A Comparison of Methods for Estimating Chronic Disease Incidence from Linked Administrative Health Data
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Mahmoud Azimaee, University of Manitoba  Christopher Bowman, National Research Council  Abba Gumel, University of Manitoba  Janet Hux, Institute for Clinical Evaluative Sciences  William D Leslie, University of Manitoba  *Lisa M Lix, University of Manitoba  Marina Yogendran, Manitoba Centre for Health Policy 

Keywords: record linkage, non-linear regression, case ascertainment, osteoporosis, diabetes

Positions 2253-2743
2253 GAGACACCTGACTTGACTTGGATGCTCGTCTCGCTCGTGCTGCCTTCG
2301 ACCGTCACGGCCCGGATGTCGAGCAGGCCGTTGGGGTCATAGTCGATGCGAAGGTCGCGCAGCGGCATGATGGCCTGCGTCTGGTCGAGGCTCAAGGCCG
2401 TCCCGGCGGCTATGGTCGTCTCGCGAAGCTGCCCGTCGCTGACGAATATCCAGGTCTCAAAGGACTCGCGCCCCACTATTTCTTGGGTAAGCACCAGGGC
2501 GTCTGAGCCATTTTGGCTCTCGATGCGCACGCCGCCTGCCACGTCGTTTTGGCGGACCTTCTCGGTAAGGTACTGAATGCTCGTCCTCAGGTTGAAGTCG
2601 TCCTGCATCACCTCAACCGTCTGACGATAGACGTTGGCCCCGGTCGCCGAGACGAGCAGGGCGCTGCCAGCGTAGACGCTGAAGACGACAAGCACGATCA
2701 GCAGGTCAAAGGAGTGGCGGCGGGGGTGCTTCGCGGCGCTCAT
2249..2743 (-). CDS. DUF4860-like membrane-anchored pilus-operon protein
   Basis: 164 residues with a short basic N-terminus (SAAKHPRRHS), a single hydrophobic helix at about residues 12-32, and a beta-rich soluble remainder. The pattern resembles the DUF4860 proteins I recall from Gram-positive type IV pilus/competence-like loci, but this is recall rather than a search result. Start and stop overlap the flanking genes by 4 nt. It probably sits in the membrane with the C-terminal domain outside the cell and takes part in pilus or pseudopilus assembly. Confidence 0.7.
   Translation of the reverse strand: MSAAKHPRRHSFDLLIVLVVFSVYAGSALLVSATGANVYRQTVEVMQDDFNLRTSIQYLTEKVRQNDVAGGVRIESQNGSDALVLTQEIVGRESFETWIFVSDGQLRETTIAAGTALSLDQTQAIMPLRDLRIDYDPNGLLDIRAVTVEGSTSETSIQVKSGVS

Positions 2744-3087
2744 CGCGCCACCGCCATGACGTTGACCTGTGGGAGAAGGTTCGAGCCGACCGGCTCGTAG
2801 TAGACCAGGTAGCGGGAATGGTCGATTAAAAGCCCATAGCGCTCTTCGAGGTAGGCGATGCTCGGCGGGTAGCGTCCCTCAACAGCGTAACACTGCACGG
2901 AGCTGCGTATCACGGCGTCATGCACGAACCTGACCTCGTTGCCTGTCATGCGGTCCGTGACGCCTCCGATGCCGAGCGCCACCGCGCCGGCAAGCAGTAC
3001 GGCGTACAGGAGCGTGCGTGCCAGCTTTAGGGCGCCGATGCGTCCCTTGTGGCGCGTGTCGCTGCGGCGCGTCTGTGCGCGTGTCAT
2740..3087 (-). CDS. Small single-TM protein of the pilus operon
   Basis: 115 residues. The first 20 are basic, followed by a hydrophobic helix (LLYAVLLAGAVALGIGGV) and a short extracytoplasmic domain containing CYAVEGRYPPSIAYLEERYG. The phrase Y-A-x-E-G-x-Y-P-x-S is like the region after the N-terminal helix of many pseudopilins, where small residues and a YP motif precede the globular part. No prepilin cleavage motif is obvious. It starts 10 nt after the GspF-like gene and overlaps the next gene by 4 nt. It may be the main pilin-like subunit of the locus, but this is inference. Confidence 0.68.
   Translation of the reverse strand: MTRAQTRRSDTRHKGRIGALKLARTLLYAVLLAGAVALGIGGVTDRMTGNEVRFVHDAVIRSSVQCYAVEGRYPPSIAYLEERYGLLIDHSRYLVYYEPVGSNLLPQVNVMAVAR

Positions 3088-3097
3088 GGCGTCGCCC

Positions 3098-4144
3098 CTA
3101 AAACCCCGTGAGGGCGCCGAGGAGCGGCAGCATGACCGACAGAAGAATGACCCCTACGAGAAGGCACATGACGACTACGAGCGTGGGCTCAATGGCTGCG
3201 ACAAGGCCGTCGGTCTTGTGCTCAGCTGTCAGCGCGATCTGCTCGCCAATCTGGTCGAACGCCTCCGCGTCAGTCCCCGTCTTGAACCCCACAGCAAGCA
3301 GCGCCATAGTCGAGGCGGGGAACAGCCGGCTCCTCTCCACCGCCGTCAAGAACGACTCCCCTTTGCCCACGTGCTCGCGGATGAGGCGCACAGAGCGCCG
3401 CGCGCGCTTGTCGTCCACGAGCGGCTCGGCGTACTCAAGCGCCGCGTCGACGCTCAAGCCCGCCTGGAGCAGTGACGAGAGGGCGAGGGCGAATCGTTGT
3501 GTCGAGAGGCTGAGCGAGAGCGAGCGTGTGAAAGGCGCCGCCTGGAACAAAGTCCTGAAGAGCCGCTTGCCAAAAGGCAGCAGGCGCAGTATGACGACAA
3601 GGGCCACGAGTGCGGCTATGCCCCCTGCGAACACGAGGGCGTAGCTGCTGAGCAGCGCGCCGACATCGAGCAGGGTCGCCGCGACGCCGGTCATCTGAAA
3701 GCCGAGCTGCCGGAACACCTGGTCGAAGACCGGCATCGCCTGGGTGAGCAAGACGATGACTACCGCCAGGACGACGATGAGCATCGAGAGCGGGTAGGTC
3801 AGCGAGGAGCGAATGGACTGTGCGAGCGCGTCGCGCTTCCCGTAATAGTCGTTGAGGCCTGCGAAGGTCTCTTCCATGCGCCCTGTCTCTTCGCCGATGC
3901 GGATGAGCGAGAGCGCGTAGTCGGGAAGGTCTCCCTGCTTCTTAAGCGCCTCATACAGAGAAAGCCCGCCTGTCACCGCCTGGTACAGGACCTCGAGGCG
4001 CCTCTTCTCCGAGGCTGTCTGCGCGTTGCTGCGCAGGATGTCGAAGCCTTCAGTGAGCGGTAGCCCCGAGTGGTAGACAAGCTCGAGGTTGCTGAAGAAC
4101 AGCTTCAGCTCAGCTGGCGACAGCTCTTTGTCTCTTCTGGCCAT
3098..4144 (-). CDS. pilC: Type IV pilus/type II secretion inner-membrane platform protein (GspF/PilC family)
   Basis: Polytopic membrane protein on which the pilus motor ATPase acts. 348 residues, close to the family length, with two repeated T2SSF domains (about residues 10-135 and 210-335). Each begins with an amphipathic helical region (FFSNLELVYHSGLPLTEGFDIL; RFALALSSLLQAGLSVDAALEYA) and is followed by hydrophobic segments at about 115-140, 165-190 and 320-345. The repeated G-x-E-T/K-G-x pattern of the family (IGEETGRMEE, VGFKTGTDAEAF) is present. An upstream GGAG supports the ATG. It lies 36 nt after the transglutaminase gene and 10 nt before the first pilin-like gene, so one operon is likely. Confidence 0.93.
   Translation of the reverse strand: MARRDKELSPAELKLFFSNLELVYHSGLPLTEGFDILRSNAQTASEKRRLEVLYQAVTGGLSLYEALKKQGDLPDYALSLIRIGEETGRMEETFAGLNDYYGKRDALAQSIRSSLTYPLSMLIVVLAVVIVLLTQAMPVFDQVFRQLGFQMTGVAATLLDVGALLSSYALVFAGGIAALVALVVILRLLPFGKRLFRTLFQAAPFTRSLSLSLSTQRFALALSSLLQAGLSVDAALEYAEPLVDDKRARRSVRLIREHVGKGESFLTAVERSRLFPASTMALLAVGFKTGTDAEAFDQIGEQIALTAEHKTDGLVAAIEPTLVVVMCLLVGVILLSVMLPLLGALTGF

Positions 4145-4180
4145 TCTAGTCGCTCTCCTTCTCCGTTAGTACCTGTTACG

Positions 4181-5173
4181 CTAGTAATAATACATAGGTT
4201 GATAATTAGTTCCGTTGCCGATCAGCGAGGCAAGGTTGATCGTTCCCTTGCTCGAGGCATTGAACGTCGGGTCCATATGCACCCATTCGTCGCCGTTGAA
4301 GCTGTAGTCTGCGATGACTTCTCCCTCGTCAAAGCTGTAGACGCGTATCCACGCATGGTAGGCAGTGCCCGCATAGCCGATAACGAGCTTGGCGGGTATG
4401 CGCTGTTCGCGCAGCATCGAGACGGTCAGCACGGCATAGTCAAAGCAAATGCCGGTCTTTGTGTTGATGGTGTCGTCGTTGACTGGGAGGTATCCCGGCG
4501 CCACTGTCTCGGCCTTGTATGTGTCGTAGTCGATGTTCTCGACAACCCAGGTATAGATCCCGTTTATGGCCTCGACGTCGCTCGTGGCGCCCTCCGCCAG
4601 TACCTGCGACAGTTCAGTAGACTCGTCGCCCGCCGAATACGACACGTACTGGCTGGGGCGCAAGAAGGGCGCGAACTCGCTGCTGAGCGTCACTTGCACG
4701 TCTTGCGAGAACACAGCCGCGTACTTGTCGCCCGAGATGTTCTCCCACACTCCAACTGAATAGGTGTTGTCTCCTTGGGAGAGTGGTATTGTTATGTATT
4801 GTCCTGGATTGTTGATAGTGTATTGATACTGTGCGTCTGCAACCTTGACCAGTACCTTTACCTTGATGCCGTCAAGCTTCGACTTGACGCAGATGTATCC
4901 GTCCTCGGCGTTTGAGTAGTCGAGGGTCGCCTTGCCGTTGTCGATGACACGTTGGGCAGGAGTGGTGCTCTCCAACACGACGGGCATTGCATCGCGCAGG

Estimates of chronic disease incidence are an important indicator of the efficacy of prevention programs. Three methods are investigated to estimate chronic disease incidence using multiple years of population-based administrative data. Disease cases were identified in hospital, physician, and pharmacy data from Manitoba, Canada. The methods were investigated for osteoporosis. Two non-linear regression models that correct for over-ascertainment of incident cases due to the finite duration of the observation period were compared to a health state model that estimates incidence from aggregate prevalence and mortality data. Osteoporosis results were validated using clinical data. The health state model produced lower estimates of disease incidence than the regression models for all ages. The models did not consistently show the same trend across multiple years.

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